Aspen fireworks show canceled for Fourth of July |

Aspen fireworks show canceled for Fourth of July

Snowmass show also canceled; Glenwood Springs show still on

Aspen is getting ready for the Fourth of July next week, but the town won't have fireworks this year because of fire concerns.

There won’t be any bombs bursting in air in Aspen for Independence Day, the Aspen Fire Protection District announced Thursday.

The traditional show of fireworks, which are shot off from halfway up the Little Nell run on Aspen Mountain, poses too much of a threat to an area that has seen little precipitation in the past few weeks, according to a statement from the Aspen Fire Protection District.

“This decision was not an easy one but after we looked first hand at the vegetation in the display area and discussed our concerns with our neighboring fire districts and the Pitkin County sheriff, we decided it was the right thing to do in the spirit of safety,” the statement says. Other city events are still planned throughout the day.

The Pitkin County Sheriff’s Office also announced a stage 1 fire restriction for the area effective midnight Saturday.

“The fuel moisture content of trees, grass and brush is significantly low and at risk of a devastating fire,” the statement says.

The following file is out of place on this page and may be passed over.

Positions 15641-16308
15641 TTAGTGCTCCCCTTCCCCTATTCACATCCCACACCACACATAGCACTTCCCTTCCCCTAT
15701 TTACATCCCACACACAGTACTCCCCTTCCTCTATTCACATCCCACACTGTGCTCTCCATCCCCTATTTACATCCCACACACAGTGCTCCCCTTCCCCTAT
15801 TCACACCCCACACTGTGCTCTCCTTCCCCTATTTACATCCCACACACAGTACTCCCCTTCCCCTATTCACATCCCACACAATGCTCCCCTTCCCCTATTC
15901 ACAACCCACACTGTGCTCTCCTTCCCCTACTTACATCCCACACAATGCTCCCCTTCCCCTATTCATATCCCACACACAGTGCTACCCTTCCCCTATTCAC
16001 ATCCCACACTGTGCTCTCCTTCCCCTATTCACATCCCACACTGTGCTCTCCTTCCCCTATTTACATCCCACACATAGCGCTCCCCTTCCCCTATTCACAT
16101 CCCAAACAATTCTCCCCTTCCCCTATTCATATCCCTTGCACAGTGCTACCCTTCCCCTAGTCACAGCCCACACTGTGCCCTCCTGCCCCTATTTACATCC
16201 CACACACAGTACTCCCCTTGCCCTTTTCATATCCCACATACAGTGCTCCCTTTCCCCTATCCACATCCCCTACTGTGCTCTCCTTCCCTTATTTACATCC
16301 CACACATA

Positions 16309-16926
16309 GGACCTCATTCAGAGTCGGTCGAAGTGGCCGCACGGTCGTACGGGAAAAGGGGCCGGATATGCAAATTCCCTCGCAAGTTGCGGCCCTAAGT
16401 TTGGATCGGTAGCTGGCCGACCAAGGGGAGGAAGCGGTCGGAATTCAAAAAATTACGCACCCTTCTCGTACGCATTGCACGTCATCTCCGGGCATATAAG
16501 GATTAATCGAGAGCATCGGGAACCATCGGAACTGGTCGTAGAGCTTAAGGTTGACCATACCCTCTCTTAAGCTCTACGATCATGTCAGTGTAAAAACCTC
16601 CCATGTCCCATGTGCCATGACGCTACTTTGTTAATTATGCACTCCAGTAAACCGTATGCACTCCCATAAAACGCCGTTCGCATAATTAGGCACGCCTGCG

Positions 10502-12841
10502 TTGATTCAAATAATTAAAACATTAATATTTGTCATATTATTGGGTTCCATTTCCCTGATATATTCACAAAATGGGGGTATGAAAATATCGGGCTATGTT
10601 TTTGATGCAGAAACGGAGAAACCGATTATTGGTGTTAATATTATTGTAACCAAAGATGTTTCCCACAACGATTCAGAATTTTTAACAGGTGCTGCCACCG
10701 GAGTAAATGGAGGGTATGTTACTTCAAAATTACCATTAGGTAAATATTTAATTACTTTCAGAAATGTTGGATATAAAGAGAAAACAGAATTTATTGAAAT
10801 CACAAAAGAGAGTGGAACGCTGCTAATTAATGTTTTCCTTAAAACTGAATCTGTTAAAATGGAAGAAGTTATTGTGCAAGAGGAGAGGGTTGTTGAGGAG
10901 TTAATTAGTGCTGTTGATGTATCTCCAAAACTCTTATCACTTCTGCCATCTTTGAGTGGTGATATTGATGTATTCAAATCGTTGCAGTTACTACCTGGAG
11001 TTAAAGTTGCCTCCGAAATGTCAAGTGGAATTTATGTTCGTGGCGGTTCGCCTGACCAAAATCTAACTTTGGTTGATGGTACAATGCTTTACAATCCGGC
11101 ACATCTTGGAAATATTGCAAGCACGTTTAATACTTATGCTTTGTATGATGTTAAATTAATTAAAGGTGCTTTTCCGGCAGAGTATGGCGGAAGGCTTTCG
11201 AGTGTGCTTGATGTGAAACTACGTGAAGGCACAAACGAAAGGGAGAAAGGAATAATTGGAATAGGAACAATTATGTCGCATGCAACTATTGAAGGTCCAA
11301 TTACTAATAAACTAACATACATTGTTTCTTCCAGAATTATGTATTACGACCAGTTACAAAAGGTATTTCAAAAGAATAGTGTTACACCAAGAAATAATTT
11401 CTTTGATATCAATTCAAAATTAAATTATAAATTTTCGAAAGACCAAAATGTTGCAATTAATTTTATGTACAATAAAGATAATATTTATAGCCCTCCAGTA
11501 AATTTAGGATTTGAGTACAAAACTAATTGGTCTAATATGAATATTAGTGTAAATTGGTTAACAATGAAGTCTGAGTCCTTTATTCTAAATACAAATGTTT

A stage 1 fire restriction prohibits “building, maintaining, attending, or using a fire or campfire except within a developed recreation site or improved site to include a fire ring/pit.”

In essence, this means campfires are only permitted in developed campsites in established fire pits or rings. Personal fireworks also are banned.

Earlier this week, Snowmass canceled its fireworks show at the request of the Snowmass-Wildcat Fire Protection District due to dry weather. They are hosting a community gathering from 7:30-9:30 p.m. to watch the sunset from the Base Village.

Glenwood Springs is proceeding with its planned fireworks show at Two Rivers Park, however the city is putting fire restrictions in place within city limits effective Saturday.

Fire Chief Gary Tillotson has determined that the risk of fire from the city’s fireworks event is low, due to the location and the use of low-altitude fireworks rather than having a large aerial display, according to a city news release.

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